MEPS 457:139-150 (2012)  -  DOI: https://doi.org/10.3354/meps09692

Spatiotemporal associations between Pacific herring spawn and surf scoter spring migration: evaluating a ‘silver wave’ hypothesis

Erika K. Lok1,6,*, Daniel Esler1, John Y. Takekawa2, Susan W. De La Cruz2, W. Sean Boyd3, David R. Nysewander4, Joseph R. Evenson4, David H. Ward5

1Centre for Wildlife Ecology, Simon Fraser University, 5421 Robertson Road, Delta, British Columbia V4K 3N2, Canada
2U.S. Geological Survey, Western Ecological Research Center, San Francisco Bay Estuary Field Station, 505 Azuar Drive, Vallejo, California 94592, USA
3Environment Canada, Pacific and Yukon Region, 5421 Robertson Road, Delta, British Columbia V4K 3N2, Canada
4Washington Department of Fish and Wildlife, 600 Capitol Way North, Olympia, Washington 98501, USA
5U.S. Geological Survey, Alaska Science Center, 4210 University Dr., Anchorage, Alaska 99508, USA
6Present address: Environment Canada, Pacific and Yukon Region, 5421 Robertson Road, Delta, British Columbia V4K 3N2, Canada

ABSTRACT: Surf scoters Melanitta perspicillata are sea ducks that aggregate at spawning events of Pacific herring Clupea pallasi and forage on the eggs, which are deposited in abundance during spring at discrete sites. We evaluated whether migrating scoters followed a ‘silver wave’ of resource availability, analogous to the ‘green wave’ of high-quality foraging conditions that herbivorous waterfowl follow during spring migration. We confirmed that herring spawning activity began later in the year at higher latitudes, creating a northward-progressing wave of short-term localized food availability. Using satellite telemetry and aerial surveys, we documented the chronology of scoter spring migration and the use of stopover locations in relation to herring spawn timing and locations. We found that the migration chronology paralleled the northward progression of herring spawning events. Although there was considerable variability in the timing of both scoter migration and the initiation of herring spawning, the processes were related beyond a coincidental northward progression. During migration, 60% of the tracked scoters visited at least 1 spawn site, and those that used spawn sites were located on spawn sites for approximately one-third of their migration locations. Surf scoters showed close spatiotemporal associations with herring spawning events, confirming that the presence of herring spawn was a factor determining habitat use for many individuals. Surf scoters showed close spatiotemporal associations with herring spawning events, confirming that the presence of herring spawn was a factor determining habitat use for many individuals, a conclusion that is consistent with previous studies which used physiologically based metrics to evaluate the importance of herring spawn.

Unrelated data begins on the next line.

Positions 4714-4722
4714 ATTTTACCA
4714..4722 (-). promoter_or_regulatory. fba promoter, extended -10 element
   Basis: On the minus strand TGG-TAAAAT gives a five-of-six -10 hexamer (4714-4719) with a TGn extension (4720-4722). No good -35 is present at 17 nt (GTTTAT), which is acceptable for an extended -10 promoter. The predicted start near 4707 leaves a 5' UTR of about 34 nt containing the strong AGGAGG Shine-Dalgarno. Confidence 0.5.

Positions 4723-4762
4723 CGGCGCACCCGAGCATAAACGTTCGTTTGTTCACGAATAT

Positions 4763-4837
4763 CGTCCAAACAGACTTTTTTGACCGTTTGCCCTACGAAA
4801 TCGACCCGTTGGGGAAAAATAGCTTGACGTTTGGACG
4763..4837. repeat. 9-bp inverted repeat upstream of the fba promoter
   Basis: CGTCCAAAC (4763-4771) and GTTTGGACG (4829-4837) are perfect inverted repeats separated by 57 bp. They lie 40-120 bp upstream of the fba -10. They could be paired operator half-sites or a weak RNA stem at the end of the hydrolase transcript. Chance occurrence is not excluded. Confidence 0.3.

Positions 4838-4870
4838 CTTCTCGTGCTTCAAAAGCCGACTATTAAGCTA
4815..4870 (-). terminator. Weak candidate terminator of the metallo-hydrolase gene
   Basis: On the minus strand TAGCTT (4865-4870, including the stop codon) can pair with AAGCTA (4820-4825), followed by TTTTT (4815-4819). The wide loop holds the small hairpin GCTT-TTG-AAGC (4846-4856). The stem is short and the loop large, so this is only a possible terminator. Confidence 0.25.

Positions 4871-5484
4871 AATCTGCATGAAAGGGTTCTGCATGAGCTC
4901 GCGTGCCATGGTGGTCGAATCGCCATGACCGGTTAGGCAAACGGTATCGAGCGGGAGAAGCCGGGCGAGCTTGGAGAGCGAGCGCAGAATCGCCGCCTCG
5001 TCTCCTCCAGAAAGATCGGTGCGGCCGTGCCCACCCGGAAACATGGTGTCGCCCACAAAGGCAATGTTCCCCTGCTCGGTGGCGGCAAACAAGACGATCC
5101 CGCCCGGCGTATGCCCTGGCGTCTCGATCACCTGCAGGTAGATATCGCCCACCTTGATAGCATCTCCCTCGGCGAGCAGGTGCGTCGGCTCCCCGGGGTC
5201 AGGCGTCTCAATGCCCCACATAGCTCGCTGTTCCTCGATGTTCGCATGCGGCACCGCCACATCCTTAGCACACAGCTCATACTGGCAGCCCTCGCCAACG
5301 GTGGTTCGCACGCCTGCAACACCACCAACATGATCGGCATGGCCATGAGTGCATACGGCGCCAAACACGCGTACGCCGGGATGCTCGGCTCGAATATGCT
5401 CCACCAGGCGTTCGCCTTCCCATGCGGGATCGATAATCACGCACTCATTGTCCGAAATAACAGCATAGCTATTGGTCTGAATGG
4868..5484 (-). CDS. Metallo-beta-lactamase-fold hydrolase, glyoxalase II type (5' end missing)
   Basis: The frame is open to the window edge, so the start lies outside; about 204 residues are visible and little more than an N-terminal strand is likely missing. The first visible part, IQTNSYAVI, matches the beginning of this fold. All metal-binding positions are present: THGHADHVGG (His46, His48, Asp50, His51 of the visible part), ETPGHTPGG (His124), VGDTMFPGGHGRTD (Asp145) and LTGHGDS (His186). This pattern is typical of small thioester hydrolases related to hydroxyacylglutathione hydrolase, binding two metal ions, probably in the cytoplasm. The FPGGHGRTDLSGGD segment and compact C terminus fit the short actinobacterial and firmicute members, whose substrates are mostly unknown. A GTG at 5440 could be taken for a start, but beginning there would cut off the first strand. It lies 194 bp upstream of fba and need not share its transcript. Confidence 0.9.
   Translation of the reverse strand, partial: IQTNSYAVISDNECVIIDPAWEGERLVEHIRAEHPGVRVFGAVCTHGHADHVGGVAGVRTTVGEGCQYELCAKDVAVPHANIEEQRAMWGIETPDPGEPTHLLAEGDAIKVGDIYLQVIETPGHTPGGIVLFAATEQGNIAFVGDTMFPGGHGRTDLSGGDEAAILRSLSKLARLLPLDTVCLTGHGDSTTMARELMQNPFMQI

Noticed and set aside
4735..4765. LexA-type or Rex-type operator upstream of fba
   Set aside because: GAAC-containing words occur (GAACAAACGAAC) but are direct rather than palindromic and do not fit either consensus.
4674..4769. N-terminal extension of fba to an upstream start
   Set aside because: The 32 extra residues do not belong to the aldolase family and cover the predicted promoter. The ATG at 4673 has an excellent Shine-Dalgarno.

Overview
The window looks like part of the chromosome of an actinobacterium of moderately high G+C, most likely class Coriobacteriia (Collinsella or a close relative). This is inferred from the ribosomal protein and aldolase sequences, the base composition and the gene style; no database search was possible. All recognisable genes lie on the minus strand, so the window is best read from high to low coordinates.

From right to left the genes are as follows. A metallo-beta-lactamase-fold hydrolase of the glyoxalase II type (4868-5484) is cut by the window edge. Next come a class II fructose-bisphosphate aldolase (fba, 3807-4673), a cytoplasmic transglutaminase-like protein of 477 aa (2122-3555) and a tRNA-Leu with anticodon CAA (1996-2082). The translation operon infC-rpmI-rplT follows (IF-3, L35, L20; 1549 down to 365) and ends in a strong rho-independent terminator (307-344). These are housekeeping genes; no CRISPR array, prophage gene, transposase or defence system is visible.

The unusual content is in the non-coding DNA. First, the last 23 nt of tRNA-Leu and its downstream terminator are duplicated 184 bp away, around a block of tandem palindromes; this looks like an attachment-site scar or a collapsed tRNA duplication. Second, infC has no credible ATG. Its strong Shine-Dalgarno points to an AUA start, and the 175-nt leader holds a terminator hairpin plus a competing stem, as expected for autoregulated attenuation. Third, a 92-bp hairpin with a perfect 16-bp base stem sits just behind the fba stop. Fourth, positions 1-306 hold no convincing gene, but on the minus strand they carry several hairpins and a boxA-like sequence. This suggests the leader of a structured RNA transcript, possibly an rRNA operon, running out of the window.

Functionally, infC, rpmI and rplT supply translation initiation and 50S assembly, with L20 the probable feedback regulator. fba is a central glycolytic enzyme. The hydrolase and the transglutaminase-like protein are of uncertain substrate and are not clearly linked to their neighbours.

KEY WORDS: Habitat use · Herring spawn · Melanitta perspicillata · Migration · Satellite telemetry · Surf scoter


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Cite this article as: Lok EK, Esler D, Takekawa JY, De La Cruz SW and others (2012) Spatiotemporal associations between Pacific herring spawn and surf scoter spring migration: evaluating a ‘silver wave’ hypothesis. Mar Ecol Prog Ser 457:139-150. https://doi.org/10.3354/meps09692

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